III. DISCUSSION

A. Ground One - Ineffective Assistance of Counsel - Smarter Sentencing Act

Defendant contends counsel was ineffective in failing to argue that Defendant was entitled to relief under the Smarter Sentencing Act and that counsel failed "to file a direct appeal as I asked him to do on numerous occasions...." Mot. at 4, ECF No. 122. The Smarter Sentencing Act (S. 1410), has not been enacted. Moreover, counsel did file an appeal, and Defendant's case was reviewed by the Fourth Circuit Court of Appeals. Therefore, Defendant is not entitled to relief under this claim, and the Government is entitled to summary judgment.

B. Ground Two - Application of Alleyne and Descamps

Defendant argues in his second ground for relief that he is entitled to relief under Alleyne v. United States, 570 U.S. ___, 133 S.Ct. 2151 (2013), and Descamps v. United States, 570 U.S. ___, 133 S.Ct. 2276 (2013). The Government contends that this claim is covered by the waiver in Defendant's plea agreement and that even if not waived, this claim is without merit. See Resp. to Dft's Mot. at 7-13, ECF No. 126.

Even assuming, for purposes of this motion only, that Defendant's claim was not waived by the terms of his plea agreement, Defendant is not entitled to relief. As noted by the Government, Alleyne is not applicable to Defendant's case because there was statutory mandatory minimum sentence associated with Defendant's conviction on Count 1.

Defendant seeks to challenge his designation as a career offender under U.S.S.G. § 4B1.1, posing the query "is purse snatching (now) considered a crime of violence[ ] after the Simmons' opinion, alongside Alleyne decision [sic], with the sprinkling of Whiteside'... [?]" Resp. to Gov't Opp. at 2, ECF No. 132.

The response to Defendant's query is yes. South Carolina Code § 16-13-150 provides that "[i]t is unlawful for a person to snatch suddenly and carry away from another a purse or other thing of value with intent to deprive the owner or person lawfully in possession of the article in circumstances not constituting grand larceny or robbery." The cases cited by Defendant are not relevant to Defendant's prior conviction. As noted by the Fourth Circuit, "[t]he act of snatching a purse (or any other property) from the victim's person may not inflict severe pain or injury, but it may do so, and in any event it is certainly aggressive." United States v. Jarmon, 596 F.3d 228, 232 (4th Cir. 2010).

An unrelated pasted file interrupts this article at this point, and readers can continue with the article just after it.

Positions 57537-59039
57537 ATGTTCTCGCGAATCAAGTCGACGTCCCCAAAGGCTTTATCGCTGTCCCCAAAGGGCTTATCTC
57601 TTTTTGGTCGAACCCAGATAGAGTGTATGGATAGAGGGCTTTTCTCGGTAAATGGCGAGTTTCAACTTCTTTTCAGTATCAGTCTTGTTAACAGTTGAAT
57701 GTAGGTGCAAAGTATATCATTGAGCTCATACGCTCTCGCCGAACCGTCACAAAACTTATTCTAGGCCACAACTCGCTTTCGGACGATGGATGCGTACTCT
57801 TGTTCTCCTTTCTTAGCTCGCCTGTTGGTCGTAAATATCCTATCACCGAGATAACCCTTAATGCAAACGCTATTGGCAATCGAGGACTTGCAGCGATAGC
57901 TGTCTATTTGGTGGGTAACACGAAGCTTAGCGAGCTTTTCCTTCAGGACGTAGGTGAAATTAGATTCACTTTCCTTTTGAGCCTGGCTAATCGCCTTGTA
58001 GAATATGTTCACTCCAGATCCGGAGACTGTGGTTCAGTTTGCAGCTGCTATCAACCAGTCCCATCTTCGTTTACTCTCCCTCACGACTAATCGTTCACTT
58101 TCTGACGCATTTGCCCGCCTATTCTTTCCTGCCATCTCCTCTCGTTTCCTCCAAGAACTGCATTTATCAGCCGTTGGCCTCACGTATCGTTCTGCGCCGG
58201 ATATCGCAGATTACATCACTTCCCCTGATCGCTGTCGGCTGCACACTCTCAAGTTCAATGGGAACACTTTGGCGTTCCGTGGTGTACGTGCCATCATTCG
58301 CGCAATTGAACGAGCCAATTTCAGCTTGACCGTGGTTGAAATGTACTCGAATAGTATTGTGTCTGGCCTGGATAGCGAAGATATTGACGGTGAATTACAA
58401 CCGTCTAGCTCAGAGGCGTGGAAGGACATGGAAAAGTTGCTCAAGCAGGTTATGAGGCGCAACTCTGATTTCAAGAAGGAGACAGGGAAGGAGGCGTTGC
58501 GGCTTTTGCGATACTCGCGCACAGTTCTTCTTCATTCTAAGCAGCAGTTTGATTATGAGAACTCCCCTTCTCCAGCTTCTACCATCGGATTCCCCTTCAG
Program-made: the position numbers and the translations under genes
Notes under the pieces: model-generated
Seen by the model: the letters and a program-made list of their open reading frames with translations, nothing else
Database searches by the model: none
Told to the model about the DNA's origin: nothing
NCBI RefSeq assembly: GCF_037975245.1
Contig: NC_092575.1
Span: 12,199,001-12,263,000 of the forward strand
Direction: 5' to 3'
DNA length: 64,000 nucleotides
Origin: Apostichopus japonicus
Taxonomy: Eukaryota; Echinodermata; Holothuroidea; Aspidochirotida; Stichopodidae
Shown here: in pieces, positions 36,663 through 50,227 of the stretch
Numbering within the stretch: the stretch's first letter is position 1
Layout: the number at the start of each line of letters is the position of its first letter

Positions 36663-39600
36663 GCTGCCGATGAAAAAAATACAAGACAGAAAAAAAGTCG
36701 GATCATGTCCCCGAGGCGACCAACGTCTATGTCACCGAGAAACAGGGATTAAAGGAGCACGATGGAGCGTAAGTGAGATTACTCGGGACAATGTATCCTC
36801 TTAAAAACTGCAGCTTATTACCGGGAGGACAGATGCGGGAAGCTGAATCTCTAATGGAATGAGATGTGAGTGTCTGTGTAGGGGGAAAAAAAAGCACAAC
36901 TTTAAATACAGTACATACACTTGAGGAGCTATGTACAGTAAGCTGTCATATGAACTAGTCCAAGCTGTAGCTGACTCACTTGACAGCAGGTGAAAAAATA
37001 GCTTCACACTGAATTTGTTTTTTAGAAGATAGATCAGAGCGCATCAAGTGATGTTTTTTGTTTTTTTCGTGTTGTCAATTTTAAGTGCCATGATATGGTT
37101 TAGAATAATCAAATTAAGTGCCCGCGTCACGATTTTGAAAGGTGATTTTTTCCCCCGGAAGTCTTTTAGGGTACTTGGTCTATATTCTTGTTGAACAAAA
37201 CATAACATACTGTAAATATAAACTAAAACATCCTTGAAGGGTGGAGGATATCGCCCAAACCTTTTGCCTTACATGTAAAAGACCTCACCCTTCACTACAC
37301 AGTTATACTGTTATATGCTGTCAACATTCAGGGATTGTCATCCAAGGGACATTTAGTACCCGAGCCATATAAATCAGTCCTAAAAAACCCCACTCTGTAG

The Government is entitled to summary judgment on this Ground for Relief and it is dismissed with prejudice.

C. Ground Three - Smarter Sentencing Act

Defendant argues he is entitled to relief under the Smarter Sentencing Act. For the reasons argued by the Government, with which this court agrees, Defendant's contention is without merit. Not only has the law not been enacted, but he would not be entitled to relief under the Act's provisions.

The Government is entitled to summary judgment on this Ground for Relief and it is dismissed with prejudice.

D. Ground Four - Clemency

Defendant's fourth claim for relief is that the court should grant him clemency. Under the Constitution, the President has the authority to commute, or reduce, a sentence imposed upon conviction of a federal offense, including for convictions adjudicated in the United States District Courts. U.S. Const. art. II, § 2, cl. 3. Accordingly, this ground for relief is without merit and the Government is entitled to summary judgment.

IV. CONCLUSION

The Government's motion for summary judgment is granted and Defendant's motion for relief is dismissed with prejudice.

CERTIFICATE OF APPEALABILITY

The governing law provides that:

(c)(2) A certificate of appealability may issue... only if the applicant has made a substantial showing of the denial of a constitutional right.
(c)(3) The certificate of appealability... shall indicate which specific issue or issues satisfy the showing required by paragraph (2).

28 U.S.C. § 2253(c). A prisoner satisfies this standard by demonstrating that reasonable jurists would find this court's assessment of his constitutional claims is debatable or wrong and that any dispositive procedural ruling by the district court is likewise debatable. See Miller-El v. Cockrell, 537 U.S. 322, 336 (2003); Slack v. McDaniel, 529 U.S. 473, 484 (2000); Rose v. Lee, 252 F.3d 676, 683 (4th Cir. 2001). In this case, the legal standard for the issuance of a certificate of appealability has not been met. Therefore, a certificate of appealability is denied.

IT IS SO ORDERED.